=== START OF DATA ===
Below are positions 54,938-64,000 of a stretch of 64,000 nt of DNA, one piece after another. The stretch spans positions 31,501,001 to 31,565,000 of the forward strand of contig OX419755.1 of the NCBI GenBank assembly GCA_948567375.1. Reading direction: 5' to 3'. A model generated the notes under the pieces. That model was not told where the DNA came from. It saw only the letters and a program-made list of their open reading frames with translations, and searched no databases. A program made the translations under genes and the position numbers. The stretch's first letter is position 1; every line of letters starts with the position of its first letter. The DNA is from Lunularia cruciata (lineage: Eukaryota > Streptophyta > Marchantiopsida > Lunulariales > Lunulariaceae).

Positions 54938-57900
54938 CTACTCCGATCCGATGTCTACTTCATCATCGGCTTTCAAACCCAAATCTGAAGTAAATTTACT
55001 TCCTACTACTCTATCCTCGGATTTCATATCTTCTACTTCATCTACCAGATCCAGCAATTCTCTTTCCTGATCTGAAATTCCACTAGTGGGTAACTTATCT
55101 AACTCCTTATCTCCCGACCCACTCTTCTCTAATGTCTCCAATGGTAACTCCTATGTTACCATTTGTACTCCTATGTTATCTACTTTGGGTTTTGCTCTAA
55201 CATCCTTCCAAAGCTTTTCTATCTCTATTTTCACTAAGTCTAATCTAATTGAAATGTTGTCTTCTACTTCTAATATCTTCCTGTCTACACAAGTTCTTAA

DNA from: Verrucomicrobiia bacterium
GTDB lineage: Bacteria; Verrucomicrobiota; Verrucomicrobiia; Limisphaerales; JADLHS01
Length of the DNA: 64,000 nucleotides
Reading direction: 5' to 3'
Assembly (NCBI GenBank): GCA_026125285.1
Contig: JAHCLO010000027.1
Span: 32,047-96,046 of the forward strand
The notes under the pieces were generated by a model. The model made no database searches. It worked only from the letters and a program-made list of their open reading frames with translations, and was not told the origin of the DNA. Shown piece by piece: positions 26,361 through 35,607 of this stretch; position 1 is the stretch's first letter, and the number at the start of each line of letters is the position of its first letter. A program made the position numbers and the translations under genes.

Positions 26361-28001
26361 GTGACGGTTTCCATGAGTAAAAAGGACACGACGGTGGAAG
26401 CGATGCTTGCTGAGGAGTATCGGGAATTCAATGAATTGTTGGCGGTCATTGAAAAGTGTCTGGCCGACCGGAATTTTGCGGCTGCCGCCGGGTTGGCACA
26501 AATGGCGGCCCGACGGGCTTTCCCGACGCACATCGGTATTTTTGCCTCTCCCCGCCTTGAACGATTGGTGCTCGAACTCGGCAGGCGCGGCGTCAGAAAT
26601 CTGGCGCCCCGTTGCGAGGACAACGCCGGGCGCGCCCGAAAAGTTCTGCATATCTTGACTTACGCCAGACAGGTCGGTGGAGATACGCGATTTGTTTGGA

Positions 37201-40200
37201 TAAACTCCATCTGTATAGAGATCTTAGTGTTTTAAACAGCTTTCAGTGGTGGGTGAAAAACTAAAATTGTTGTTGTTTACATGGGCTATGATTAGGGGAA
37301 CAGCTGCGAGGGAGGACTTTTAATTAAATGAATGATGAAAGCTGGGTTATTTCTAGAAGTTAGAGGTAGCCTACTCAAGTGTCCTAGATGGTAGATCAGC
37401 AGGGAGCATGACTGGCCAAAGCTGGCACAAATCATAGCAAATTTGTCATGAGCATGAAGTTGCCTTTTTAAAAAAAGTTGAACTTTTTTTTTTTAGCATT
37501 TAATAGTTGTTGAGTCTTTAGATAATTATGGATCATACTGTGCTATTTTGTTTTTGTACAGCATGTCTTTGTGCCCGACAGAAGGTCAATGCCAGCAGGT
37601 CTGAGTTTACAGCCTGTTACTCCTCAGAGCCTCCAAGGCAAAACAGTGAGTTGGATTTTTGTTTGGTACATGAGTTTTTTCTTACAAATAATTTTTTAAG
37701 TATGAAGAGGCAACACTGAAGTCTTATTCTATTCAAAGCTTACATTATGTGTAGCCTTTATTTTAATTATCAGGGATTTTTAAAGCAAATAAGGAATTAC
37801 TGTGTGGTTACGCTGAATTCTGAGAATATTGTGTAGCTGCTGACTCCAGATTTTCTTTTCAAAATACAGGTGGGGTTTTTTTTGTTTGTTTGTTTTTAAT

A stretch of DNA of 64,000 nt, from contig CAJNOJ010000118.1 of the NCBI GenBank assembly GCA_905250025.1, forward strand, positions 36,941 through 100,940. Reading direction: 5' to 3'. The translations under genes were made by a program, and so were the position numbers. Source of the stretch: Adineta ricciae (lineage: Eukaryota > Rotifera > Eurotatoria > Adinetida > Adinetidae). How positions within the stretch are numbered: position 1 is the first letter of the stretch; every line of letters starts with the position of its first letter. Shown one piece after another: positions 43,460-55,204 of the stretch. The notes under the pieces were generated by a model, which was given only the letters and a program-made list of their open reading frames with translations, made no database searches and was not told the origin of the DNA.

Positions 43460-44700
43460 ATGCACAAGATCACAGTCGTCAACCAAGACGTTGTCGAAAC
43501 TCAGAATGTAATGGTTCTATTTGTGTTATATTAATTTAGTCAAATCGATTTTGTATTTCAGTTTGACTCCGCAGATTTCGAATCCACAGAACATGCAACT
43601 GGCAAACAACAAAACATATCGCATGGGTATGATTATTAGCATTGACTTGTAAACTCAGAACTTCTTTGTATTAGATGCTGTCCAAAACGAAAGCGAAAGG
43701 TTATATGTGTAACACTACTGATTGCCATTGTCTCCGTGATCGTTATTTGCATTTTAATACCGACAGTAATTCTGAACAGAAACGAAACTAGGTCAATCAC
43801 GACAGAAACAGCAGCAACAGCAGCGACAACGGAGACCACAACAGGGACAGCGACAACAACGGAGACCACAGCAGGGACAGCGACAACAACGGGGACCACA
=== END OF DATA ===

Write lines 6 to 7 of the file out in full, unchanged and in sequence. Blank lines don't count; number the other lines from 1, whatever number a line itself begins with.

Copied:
55201 CATCCTTCCAAAGCTTTTCTATCTCTATTTTCACTAAGTCTAATCTAATTGAAATGTTGTCTTCTACTTCTAATATCTTCCTGTCTACACAAGTTCTTAA

DNA from: Verrucomicrobiia bacterium